Anna Leask

Anna Leask is senior police reporter for the New Zealand Herald.

Police brakes on boy racers

Senior Constables Alan Hooper and Sarah Thorn, Constable Murray Farrell and Sergeant Paul Gray. Photo / Brett Phibbs
Senior Constables Alan Hooper and Sarah Thorn, Constable Murray Farrell and Sergeant Paul Gray. Photo / Brett Phibbs

A new road crime unit is putting the brakes on boy racers in West Auckland and the North Shore, impounding 21 cars during their first month on the road.

The unit was set up to tackle boy-racer activity and is made up of road policing specialist officers from highway and motorway patrol and traffic units. They have now been operating for 37 days and as of Thursday they had prosecuted 26 drivers for boy-racer activity including burnouts, street racing and generally dangerous driving. They have 158 files active and that number grows almost daily.

"It's more than just boy-racing, they are not just young people having fun, they're out there committing crimes every time they do these acts," said Waitemata district police relieving road policing manager Acting Inspector Mark Fergus.

"We've had a lot more calls since we started. We've done letter drops around some of the higher risk areas and that's been greeted really well by the locals. The community has had a guts full of this behaviour. It's affecting everyone and it's a proven killer of innocent people."

Problem areas include petrol stations and empty shopping centre carparks but the hot spots were "sporadic" and all across the district.

Police could not be everywhere, so they were encouraging people to report on boy racers.

"The public can help us with this by giving us information about what they've seen and the registration numbers of the vehicles."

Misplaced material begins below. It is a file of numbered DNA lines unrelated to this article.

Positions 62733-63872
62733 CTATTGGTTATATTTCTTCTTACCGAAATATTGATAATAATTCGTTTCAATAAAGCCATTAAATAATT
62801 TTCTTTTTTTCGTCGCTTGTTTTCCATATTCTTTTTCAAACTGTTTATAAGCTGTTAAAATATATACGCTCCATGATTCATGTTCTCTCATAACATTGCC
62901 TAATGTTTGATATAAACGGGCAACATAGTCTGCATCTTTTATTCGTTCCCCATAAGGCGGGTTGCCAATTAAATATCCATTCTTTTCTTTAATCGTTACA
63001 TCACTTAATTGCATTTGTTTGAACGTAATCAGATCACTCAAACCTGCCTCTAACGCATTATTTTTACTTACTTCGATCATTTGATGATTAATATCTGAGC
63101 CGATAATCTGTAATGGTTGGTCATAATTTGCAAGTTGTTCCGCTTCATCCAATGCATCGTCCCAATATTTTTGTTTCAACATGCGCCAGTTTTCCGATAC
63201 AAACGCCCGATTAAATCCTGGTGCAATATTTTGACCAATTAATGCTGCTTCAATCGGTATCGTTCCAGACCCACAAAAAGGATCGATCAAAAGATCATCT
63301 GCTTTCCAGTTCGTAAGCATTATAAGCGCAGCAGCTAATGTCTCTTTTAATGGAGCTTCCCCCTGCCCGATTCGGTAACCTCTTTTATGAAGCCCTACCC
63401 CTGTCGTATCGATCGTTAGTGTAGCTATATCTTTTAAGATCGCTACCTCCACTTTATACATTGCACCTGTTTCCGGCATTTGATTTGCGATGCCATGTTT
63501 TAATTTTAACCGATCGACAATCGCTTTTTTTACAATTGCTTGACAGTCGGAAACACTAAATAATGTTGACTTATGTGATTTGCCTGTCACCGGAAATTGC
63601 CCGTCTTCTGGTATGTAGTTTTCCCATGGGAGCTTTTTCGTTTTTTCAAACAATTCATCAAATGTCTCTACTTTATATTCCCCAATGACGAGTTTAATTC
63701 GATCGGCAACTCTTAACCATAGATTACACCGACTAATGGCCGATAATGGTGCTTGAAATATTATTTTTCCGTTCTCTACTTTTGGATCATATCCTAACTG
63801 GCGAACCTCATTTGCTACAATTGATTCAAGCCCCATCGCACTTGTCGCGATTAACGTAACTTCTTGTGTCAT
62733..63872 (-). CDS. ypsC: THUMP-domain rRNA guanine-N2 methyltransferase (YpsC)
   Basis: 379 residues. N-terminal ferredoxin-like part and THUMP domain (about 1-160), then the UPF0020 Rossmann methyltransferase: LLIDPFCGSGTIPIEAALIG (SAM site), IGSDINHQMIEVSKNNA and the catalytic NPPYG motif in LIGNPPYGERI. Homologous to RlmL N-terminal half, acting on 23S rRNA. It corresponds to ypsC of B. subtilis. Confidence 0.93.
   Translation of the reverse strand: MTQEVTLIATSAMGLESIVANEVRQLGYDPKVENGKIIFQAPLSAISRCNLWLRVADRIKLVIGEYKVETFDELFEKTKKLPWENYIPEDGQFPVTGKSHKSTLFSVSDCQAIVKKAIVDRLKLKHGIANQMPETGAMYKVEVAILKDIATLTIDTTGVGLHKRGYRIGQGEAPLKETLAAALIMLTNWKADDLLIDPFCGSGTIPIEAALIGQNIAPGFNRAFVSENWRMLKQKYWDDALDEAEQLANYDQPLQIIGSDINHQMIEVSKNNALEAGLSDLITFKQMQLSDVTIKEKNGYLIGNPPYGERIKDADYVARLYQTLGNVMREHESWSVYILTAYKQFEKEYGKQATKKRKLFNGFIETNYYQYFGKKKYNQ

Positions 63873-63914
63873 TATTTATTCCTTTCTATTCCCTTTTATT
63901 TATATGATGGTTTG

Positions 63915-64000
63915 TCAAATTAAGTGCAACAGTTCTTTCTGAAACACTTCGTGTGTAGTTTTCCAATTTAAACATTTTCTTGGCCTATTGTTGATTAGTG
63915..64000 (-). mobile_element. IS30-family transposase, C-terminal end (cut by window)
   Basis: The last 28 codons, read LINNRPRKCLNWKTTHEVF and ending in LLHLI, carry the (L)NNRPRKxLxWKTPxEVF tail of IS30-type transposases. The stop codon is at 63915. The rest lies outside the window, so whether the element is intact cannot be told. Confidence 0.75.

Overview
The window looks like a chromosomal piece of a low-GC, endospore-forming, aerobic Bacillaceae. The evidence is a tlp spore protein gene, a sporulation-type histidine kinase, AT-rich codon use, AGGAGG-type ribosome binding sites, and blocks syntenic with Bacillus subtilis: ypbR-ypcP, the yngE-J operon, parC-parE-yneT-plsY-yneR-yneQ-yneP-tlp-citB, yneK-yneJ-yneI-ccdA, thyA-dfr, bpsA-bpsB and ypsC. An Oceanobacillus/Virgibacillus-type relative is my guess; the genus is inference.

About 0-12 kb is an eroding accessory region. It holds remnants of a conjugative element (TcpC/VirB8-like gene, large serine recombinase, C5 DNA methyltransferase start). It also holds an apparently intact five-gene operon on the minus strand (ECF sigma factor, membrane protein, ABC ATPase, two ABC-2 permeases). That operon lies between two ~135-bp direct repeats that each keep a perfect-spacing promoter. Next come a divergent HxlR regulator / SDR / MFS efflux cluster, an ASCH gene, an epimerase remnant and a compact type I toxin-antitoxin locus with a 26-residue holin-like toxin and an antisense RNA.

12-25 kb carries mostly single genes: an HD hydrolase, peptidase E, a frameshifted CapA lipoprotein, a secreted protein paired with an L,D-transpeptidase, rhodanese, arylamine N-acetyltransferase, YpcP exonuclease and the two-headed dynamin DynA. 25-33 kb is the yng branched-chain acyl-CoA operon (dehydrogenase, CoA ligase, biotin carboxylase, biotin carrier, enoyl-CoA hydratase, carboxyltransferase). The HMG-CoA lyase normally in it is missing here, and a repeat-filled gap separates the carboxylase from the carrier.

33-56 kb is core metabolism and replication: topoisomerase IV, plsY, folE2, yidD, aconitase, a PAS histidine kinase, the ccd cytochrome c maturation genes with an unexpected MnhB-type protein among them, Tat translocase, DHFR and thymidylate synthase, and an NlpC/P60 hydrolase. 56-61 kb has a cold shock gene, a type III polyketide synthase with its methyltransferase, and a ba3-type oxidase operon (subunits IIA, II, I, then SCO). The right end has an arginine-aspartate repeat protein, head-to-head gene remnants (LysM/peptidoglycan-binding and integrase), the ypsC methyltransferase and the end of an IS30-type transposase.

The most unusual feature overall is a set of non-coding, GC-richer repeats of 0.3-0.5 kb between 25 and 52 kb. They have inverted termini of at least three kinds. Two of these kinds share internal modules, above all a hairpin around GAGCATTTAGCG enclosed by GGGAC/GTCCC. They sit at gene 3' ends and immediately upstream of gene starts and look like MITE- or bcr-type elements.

If we have units in the area we will come right away, but if we can't the information will be passed onto the road crime unit to follow up. We weigh up the evidence and if what we have is sufficient to prosecute then we carry on and impound the person's car and they are charged and put before the courts.

"It's anywhere at any time. Just because someone thinks they've gotten away with it, it doesn't mean they have gotten away with it.

"They will soon hear the beeping of a reversing tow truck in their driveway when we catch up to them.

Senior Constable Sarah Thorn, one of the unit bosses, said most of the cars in the impound yard were Nissan Silvias, Cefiros and Skylines. But the odd Subaru and BMW were also collecting dust while the owners were put before the courts.

"We're starting to gather momentum," she said. "They're keeping us busy, to say the least. And the public are just up in arms about it, it's only going to be a matter of time before a child gets taken out."

Mr Fergus said the message was simple - drive properly and keep your car.

"For us, it's about trying to prevent this stuff. Follow the rules, drive sensibly and drive safely - that's all we're after."

Red light

If you see boy-racer activity, call *555 or your local police station. Try to take down the registration number. If the matter is dangerous call 111. If you want to remain anonymous call Crimestoppers on 0800 555 111.

- NZ Herald

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